Article by Nich Hallet
Massimo Introvigne, Director of the Centre for Studies on New Religions (Cesnur), told Vatican Radio that around half a billion Christians in the world are unable to express their faith completely freely, while around 90,000 – one every six minutes – died for their faith in the past year alone.
Referring to statistics from the Centre for the Study of Global Christianity, Mr Introvigne said around 70 per cent of Christians murdered in 2016 died in tribal conflicts in Africa. These deaths were included, he said, because very often they involved Christians who refuse to take up arms for reasons of conscience.
“The other 30 per cent, or 27,000, were killed in terror attacks, the destruction of Christian villages, or government persecution,” he added.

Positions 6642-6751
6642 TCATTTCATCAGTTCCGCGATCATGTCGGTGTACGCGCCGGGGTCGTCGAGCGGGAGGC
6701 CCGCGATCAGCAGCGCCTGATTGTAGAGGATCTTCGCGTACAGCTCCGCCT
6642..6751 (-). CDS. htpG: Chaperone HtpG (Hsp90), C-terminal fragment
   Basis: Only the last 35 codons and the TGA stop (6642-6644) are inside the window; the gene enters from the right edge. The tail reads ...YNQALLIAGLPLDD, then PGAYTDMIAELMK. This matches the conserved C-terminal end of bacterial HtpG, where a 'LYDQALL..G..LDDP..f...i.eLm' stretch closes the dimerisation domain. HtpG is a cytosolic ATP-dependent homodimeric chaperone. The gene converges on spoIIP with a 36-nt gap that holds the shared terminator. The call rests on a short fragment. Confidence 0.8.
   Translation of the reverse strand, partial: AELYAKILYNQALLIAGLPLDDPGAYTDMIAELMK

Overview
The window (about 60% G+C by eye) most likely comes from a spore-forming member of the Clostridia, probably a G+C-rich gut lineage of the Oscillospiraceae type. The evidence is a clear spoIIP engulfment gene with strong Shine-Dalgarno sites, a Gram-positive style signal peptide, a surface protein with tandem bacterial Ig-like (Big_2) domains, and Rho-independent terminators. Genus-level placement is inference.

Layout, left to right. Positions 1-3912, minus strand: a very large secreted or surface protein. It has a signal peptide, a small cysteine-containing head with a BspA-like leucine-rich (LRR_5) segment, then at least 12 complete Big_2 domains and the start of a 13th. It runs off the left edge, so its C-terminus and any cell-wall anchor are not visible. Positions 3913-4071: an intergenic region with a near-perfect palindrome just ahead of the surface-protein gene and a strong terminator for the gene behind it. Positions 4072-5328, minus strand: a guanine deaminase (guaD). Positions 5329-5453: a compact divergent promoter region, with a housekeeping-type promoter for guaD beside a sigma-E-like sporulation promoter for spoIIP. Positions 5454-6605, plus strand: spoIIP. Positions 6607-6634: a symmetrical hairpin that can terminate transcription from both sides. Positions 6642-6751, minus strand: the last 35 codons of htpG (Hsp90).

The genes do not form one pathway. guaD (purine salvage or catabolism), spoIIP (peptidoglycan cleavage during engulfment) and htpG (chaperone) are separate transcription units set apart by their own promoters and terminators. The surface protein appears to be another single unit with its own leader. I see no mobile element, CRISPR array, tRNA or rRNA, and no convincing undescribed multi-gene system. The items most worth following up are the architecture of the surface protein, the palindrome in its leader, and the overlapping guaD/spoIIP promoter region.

He told Vatican Radio that the Catholic Church is currently considering possible sainthood for individual Christians killed in territories controlled by the Islamic State terror group. Some Christians, he said, had risked almost certain death by staying in these territories to give testament to their faith.
The statistics, due to be released next month, do offer some hope, however, as the number of Christians killed is down from 105,000 in 2015 – although, Mr Introvigne points out, they remain the most persecuted religious group on the planet.
In March, the Chaldean Bishop of Aleppo reported that in just five years of conflict, the Christian population of Syria has been reduced by two thirds from 1.5 million to just 500,000.
The majority of those who remain, he added, live in areas controlled by the secular government of Bashar Assad as they flee Islamist rebels.
The city of Aleppo finally fell to government forces earlier this month, but much of the city, including its three cathedrals, is in ruins.
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